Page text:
D.W. Griffith - Years of Discovery 1909-1913 2002 Horror Movie Review
Horror movies Review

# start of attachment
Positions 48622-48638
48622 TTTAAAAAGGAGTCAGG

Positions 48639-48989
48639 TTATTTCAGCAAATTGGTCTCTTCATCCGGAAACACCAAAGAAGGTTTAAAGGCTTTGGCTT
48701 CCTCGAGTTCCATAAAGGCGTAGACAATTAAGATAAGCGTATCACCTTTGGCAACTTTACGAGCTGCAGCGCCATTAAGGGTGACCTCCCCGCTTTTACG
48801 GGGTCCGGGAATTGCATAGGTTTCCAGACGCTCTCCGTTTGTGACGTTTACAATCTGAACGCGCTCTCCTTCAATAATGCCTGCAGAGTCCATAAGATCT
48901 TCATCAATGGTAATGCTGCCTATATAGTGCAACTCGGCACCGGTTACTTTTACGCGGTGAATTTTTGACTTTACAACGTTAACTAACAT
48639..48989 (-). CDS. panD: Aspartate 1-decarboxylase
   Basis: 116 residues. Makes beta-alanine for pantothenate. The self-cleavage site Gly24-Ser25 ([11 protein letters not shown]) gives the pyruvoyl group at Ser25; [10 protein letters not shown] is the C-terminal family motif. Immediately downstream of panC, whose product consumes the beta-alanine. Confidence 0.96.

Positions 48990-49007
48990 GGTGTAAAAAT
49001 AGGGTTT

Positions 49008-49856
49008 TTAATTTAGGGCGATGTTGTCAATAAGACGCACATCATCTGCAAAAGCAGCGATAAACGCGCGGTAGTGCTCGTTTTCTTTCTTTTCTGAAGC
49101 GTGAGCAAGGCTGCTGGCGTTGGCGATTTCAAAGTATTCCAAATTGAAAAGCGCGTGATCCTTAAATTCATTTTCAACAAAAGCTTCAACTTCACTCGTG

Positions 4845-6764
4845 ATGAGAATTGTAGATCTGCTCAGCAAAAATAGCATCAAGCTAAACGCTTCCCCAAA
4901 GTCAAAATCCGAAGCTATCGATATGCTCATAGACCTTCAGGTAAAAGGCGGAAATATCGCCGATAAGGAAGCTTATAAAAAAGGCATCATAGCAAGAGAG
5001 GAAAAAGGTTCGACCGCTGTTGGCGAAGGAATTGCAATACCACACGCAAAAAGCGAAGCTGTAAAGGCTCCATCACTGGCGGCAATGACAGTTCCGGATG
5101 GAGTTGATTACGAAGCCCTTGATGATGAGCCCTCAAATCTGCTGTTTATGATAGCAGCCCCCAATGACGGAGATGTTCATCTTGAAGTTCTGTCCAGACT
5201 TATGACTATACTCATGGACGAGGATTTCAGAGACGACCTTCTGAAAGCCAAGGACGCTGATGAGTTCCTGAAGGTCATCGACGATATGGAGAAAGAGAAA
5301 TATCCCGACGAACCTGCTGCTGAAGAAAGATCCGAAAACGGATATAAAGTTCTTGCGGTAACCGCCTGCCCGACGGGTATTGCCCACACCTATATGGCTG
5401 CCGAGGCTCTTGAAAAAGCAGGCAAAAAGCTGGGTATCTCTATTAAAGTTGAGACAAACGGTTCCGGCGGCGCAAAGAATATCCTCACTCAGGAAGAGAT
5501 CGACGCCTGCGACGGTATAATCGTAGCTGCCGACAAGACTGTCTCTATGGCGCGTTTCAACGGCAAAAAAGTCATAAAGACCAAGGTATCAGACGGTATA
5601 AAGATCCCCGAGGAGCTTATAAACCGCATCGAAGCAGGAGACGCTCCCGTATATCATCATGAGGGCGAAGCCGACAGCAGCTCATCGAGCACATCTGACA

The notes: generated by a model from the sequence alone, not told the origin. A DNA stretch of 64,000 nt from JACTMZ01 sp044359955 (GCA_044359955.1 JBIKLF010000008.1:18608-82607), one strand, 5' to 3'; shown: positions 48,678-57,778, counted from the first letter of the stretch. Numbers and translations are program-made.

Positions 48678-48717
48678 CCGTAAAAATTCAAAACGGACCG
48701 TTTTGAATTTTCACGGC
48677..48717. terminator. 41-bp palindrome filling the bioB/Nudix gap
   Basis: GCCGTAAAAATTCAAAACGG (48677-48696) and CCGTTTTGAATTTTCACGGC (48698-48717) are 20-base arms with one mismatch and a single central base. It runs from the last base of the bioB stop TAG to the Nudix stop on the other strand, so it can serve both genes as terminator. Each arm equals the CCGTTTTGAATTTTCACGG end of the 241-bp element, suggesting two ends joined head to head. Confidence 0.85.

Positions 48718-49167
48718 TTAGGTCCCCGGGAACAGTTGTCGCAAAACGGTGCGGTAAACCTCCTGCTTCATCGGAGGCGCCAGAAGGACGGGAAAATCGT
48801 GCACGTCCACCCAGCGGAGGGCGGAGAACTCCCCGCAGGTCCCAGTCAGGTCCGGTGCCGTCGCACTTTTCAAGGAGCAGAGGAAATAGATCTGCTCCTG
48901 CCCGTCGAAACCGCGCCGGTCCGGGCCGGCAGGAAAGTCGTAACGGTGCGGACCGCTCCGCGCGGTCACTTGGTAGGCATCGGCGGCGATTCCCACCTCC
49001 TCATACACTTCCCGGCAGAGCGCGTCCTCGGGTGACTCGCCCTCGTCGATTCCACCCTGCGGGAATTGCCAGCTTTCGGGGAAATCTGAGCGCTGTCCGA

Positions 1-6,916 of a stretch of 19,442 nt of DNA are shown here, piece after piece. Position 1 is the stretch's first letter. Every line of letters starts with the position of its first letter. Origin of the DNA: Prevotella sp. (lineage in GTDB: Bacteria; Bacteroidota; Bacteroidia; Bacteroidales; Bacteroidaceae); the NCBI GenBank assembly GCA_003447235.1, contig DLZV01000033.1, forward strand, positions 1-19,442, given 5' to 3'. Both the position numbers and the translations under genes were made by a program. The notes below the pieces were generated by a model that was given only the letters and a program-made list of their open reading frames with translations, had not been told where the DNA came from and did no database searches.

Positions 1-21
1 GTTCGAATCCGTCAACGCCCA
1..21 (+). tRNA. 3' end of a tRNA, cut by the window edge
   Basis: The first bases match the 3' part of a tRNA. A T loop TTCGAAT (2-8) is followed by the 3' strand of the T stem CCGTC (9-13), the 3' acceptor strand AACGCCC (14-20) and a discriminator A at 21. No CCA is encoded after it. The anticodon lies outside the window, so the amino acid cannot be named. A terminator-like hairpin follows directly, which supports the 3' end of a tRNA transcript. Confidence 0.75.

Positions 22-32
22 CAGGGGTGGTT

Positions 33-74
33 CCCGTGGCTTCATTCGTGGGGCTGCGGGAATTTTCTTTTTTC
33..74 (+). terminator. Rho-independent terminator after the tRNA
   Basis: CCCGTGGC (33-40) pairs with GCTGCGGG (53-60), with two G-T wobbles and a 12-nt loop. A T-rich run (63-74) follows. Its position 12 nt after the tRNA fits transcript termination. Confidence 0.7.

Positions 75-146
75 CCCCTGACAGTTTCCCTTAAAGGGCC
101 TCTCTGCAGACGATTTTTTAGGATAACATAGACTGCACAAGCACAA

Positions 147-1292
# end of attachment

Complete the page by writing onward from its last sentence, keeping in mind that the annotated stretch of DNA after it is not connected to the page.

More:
In the span of five years, pioneering director D.W. Griffith delivered some 450 films for the Biograph Company at a rate of two or three films per week. One and two reels in length, these works showed the filmmaker inventing, borrowing, and perfecting techniques he later used to memorable effect in “The Birth of a Nation,” “Intolerance,” “Way Down East” and “Orphans of the Storm.” But the Biographs were more than that; they helped shape cinematic narrative for generations to come. Plots are simple and direct, revealing an extraordinary dramatic talent of brilliant force, and Griffith assembled the foremost film ensemble of his day, including Lillian and Dorothy Gish, Mary Pickford, Mack Sennett, Lionel Barrymore, Henry Walthall, and Mae Marsh. Among the 22 titles included on this landmark release are such widely recognized masterworks as “The Musketeers of Pig Alley,” “The Battle at Elderbush Gulch,” “The New York Hat,” and “A Corner in Wheat.” Collectively, these compact and exciting shorts provide an unparalleled record of American life at the turn of the 20th century.